How Was Soccer Invented And Then Modernized?
A sports aficionado, especially in the world of soccer, knows the beautiful game tracks back at least 150 years. English fans argue that the game started in their home country, and at least the establishment of the modern game did arise there, but how was soccer invented and does the sport we call soccer (or football, chill out) really belong to England?
Yes and no.
How Was Soccer Invented?
Really, it depends on what your definition of “football” really is. By today’s standards, football is a game where players try to advance a ball into the opponent's side of the field and the overall objective is to score on your opponent's goal. There are records of games similar to this earlier than the 19th century and outside of England.
In ancient Greece, a ball game called Episkyros was played, wherein a team of 12-14 players would attempt to play a ball over the heads of their opponent and force the ball and the other team behind the white line behind them. In the Roman Empire, they played a similar game called Harpastum.
Both games were similar to rugby as you could use your hands, and they were violent games.
During China’s Han Dynasty, a game called Cuju arose.
It was a game involving kicking a ball into a net between two goal posts in the middle of a field or court. No player was allowed to use his or her hands but could use any part of their body. The game usually had anywhere from 12-16 players. Cuju became a popular game among the aristocracy, and nobles even had Cuju courts in the backyard of their estates. At one point, a Cuju league was developed allowing professional players and was played in front of the Han Emperor in celebration of events.
During the Song Dynasty, the game was less focused on scoring goals and more about personal development of skills, and the scoring system of the game focused around fouls. If a pass wasn’t good enough to reach a teammate or a ball was played too far out of the field, your team would lose points. Basically, the team with the most fouls by the end of the game would lose.
Cuju is recognized by FIFA as the first form of the game with set rules.
Japan was inspired by Cuju and played a game called Kemari, in which several players stood in a circle and kicked the ball in the air, not letting it hit the ground. Does that sound familiar?
In Mesoamerica, the Mayans played a ball game in which two teams play in a large court with two walls on either side. The objective was to move the ball between the teams using the right hip, arm and elbow, and to score the ball had to be played through a small hoop on either wall.
The Aztecs played a similar game.
Where does England come in? Well, one could say the English developed the modern version of football.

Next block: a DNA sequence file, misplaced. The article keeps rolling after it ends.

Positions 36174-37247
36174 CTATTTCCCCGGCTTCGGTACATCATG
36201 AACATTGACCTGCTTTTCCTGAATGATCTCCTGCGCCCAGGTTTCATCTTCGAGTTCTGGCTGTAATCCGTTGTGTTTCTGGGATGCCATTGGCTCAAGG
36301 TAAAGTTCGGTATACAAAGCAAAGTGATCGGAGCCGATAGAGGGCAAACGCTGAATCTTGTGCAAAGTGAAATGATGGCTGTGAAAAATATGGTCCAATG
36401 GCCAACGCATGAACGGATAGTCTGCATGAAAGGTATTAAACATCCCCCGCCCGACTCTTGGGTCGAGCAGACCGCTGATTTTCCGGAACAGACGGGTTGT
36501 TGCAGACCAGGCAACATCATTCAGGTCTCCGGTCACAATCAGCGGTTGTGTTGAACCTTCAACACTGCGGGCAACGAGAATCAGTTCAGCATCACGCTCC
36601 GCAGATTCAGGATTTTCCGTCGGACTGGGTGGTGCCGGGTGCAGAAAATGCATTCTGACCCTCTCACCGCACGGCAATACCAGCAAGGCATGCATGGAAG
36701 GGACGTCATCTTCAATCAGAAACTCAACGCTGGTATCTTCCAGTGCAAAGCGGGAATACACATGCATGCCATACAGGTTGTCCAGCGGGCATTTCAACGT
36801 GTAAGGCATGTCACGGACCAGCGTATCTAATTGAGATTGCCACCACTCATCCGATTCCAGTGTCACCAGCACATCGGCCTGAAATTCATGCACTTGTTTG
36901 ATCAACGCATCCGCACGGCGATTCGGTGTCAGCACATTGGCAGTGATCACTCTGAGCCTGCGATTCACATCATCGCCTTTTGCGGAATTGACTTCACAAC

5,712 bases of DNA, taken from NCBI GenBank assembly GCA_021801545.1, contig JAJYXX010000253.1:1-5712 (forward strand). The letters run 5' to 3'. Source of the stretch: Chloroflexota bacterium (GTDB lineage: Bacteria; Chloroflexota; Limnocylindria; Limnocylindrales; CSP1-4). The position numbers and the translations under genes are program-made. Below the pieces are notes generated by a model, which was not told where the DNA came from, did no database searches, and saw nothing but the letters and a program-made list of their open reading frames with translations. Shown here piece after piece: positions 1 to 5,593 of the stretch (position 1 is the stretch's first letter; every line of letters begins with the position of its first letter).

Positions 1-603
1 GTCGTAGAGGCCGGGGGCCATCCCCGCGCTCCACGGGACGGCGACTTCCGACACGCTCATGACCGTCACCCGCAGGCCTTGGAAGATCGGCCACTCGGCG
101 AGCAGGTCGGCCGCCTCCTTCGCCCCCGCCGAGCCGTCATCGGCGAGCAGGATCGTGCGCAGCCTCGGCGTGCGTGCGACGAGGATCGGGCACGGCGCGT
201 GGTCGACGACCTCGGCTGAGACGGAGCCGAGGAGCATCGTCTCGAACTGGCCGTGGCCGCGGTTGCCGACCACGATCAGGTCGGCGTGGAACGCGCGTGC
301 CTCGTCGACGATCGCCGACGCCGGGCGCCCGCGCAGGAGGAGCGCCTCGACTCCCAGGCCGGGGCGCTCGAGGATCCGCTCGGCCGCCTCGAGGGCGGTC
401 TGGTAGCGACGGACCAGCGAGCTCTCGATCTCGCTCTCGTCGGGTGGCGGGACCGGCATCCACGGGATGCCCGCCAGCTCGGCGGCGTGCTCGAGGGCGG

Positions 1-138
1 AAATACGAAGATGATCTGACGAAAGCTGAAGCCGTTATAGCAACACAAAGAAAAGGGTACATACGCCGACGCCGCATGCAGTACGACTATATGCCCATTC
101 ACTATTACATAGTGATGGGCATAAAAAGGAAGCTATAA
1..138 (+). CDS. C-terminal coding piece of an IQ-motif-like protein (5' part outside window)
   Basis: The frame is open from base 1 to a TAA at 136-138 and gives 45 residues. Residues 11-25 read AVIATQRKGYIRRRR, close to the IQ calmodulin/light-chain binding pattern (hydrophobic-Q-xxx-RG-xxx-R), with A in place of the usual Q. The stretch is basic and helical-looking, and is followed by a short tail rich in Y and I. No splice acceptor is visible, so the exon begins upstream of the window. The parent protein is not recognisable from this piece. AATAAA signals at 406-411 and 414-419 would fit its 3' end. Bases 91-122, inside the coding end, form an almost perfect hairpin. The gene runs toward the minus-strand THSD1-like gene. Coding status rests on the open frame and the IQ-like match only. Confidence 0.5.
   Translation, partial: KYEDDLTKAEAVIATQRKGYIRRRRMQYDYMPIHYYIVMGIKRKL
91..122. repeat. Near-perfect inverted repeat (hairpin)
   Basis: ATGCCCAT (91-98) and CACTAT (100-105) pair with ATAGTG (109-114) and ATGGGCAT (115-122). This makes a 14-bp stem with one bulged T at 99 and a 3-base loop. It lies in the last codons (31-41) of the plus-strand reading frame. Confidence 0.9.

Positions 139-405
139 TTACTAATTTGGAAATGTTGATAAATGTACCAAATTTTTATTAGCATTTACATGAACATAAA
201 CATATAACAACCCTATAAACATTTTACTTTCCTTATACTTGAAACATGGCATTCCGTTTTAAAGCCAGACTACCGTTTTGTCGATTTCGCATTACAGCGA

England had its own early versions of the game, like the violent mob football. Mob football would have ball, usually an animal bladder, started in the midpoint between two towns. Hordes of people from both towns would try to get the ball past the opposing town’s church to win. The rules were basically that anything goes except for murder. It took a few hundred years, and frequent football bans by English kings, for the game to finally evolve into something that wasn’t mob-oriented or violent.
English Public Schools, which were actually private schools, frequently played football and each school tended to draft its own rules. The invention of the railroad as well as an idea of keeping the youth fit allowed for schools to play each other more often.
The early version of modern football was basically a player dribbling toward goal, with teammates surrounding or behind to pick up a loose ball.
Eventually, the game started to take shape. By the mid 1850s, football clubs began forming.
The world's first and oldest football club is Sheffield FC, which was also the first side to be playing “scientific football” focusing on cooperation and passing the ball instead of just dribbling.
Football began to further modernize with the drafting of the Cambridge and Sheffield rules. Cambridge rules allowed for the use of hands and even had an offside rule. The Cambridge rules didn’t do much outside of the schoolyard games.
The Sheffield rules were a newly drafted version that created corner kicks, free kicks and handballs and eventually became the dominant rules as the north and south of England eventually created full professional leagues.
The Sheffield rules also laid the framework for governing bodies of football like the FA and eventually FIFA. The Sheffield rules also helped create the first domestic competitions like the FA Cup. Modern English football was then spread throughout the British empire, which allowed for the game and the Sheffield Rules to propagate and disperse.
How was soccer invented? Through violence, recreation and time. England modernized and organized the game and helped make it into what is today.
For more on how the game modernized, check out our story on 22 incredible rule changes since 1863.